You Must Not ‘Do Your Own Research’ When It Comes To Science

I don’t have scientific expertise. I work with people who do. I trust their informed opinions on scientific matters far more than I trust my own ability to “do the research” in areas where they have far more expertise than I do.

I would not expect a metallurgist to be able to fix my rusty car, and I would not expect my local mechanic to invent an anti-rust alloy. The skill sets are both important, but they aren’t interchangeable. Expertise matters.

“Research both sides and make up your own mind.” It’s simple, straightforward, common sense advice. And when it comes to issues like vaccinations, climate change, and the novel coronavirus SARS-CoV-2, it can be dangerous, destructive, and even deadly. The techniques that most of us use to navigate most of our decisions in life — gathering information, evaluating it based on what we know, and choosing a course of action — can lead to spectacular failures when it comes to a scientific matter.

The reason is simple: most of us, even those of us who are scientists ourselves, lack the relevant scientific expertise needed to adequately evaluate that research on our own. In our own fields, we are aware of the full suite of data, of how those puzzle pieces fit together, and what the frontiers of our knowledge is. When laypersons espouse opinions on those matters, it’s immediately clear to us where the gaps in their understanding are and where they’ve misled themselves in their reasoning. When they take up the arguments of a contrarian scientist, we recognize what they’re overlooking, misinterpreting, or omitting. Unless we start valuing the actual expertise that legitimate experts have spent lifetimes developing, “doing our own research” could lead to immeasurable, unnecessary suffering.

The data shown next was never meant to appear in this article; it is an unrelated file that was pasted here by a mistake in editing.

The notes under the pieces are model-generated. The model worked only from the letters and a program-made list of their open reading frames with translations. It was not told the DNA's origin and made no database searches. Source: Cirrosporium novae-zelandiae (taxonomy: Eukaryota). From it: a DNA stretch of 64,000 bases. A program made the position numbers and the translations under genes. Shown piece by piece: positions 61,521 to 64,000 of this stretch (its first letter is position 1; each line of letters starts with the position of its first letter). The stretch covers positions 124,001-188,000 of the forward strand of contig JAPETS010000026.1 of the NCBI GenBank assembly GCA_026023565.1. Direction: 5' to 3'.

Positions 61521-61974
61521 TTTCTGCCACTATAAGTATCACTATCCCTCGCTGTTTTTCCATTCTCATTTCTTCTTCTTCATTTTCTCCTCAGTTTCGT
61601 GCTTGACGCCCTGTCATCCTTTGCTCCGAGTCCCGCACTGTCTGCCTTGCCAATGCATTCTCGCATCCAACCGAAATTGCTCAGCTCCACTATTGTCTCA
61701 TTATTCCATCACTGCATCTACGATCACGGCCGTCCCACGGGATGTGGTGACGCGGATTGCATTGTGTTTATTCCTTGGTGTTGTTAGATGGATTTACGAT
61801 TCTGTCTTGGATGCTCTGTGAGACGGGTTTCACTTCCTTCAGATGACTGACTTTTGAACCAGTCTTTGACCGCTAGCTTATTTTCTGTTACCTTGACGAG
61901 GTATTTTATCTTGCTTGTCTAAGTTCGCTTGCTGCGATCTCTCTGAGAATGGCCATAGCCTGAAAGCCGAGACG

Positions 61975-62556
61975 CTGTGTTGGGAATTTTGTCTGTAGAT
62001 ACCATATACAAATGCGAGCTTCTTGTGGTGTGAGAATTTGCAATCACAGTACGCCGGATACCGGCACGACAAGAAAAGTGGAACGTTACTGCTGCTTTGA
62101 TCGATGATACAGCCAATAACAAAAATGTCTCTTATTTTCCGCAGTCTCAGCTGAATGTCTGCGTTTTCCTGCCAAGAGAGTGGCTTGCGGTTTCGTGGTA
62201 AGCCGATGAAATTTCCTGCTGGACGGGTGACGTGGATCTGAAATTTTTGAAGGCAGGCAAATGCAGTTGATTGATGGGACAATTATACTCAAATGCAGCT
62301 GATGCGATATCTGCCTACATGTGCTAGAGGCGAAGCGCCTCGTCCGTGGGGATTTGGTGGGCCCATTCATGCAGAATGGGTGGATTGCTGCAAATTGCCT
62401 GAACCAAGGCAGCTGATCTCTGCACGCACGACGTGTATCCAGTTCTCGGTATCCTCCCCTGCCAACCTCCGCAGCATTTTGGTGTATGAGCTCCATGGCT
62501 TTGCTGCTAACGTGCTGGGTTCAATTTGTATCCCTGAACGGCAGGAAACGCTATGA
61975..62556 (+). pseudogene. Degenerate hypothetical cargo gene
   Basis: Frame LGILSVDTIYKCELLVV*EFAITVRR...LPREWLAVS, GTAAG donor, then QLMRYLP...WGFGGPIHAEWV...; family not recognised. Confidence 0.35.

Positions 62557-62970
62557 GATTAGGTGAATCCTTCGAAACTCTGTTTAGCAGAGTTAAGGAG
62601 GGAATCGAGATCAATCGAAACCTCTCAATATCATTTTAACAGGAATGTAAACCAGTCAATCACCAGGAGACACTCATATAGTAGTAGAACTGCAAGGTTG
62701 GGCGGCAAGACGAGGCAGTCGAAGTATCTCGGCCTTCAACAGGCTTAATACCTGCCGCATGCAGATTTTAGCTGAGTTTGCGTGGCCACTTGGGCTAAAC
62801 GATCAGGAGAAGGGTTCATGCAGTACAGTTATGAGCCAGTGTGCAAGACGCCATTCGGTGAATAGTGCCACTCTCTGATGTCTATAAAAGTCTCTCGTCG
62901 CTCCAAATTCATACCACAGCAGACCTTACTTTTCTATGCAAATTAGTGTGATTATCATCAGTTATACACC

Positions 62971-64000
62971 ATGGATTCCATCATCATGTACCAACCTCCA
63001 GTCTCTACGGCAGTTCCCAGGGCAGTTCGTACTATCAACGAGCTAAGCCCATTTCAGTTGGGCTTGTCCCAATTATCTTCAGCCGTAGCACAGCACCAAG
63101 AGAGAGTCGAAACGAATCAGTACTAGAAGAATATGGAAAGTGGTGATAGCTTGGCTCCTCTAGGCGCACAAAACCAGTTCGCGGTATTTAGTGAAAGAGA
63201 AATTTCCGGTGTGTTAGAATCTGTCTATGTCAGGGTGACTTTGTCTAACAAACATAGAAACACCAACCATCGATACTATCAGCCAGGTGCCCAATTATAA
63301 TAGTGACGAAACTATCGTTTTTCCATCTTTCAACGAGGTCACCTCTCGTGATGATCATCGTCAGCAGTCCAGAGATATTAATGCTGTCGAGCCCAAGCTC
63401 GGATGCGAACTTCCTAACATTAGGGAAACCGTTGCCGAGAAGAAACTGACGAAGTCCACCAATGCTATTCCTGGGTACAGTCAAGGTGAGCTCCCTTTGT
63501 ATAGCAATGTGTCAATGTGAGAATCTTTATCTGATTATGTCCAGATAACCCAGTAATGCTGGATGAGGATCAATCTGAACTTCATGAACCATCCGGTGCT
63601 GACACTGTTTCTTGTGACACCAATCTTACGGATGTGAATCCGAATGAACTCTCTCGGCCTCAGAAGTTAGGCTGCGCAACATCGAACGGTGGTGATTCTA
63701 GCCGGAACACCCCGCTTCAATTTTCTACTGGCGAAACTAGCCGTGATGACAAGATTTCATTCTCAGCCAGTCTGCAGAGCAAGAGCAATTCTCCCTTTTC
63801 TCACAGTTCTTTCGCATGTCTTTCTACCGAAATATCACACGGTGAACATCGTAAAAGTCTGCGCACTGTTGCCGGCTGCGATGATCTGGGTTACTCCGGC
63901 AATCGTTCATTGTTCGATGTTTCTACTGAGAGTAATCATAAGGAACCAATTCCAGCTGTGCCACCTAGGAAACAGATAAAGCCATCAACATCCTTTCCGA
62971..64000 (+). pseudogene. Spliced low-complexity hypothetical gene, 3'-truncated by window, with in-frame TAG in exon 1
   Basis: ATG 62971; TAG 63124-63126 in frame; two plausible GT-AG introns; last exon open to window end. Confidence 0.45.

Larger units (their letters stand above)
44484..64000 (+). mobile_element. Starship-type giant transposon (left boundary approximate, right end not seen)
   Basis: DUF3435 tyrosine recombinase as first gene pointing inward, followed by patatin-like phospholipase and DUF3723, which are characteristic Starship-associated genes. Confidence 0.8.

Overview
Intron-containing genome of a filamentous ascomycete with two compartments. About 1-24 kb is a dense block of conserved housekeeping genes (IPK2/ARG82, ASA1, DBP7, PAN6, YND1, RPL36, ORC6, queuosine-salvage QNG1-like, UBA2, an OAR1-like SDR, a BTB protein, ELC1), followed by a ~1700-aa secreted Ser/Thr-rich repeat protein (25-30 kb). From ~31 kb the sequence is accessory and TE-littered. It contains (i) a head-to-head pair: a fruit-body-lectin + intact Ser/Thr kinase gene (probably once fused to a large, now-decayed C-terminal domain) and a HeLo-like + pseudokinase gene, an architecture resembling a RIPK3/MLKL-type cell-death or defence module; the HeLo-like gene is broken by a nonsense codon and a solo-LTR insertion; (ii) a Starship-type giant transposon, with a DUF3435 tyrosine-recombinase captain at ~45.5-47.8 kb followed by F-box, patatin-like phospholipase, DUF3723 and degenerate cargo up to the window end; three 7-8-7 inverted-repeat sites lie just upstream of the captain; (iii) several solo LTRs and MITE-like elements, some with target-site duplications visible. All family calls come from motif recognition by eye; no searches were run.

There’s an old saying that I’ve grown quite fond of recently: you can’t reason someone out of a position they didn’t reason themselves into. When most of us “research” an issue, what we are actually doing is:

  • formulating an initial opinion the first time we hear about something,
  • evaluating everything we encounter after that through that lens of our gut instinct,
  • finding reasons to think positively about the portions of the narrative that support or justify our initial opinion,
  • and finding reasons to discount or otherwise dismiss the portions that detract from it.

Of course, that’s not what we think we’re doing. We think of ourselves as the heroes of our stories: cutting through misinformation and digging up the real truth on the matter. We think that, just by applying our brainpower and our critical reasoning skills, we can discern whose expert opinions are trustworthy and responsible. We think that we can see through who’s a charlatan and a fraud, and we can tell what’s safe and effective from what’s dangerous and ineffective. —Forbes

3 thoughts on “You Must Not ‘Do Your Own Research’ When It Comes To Science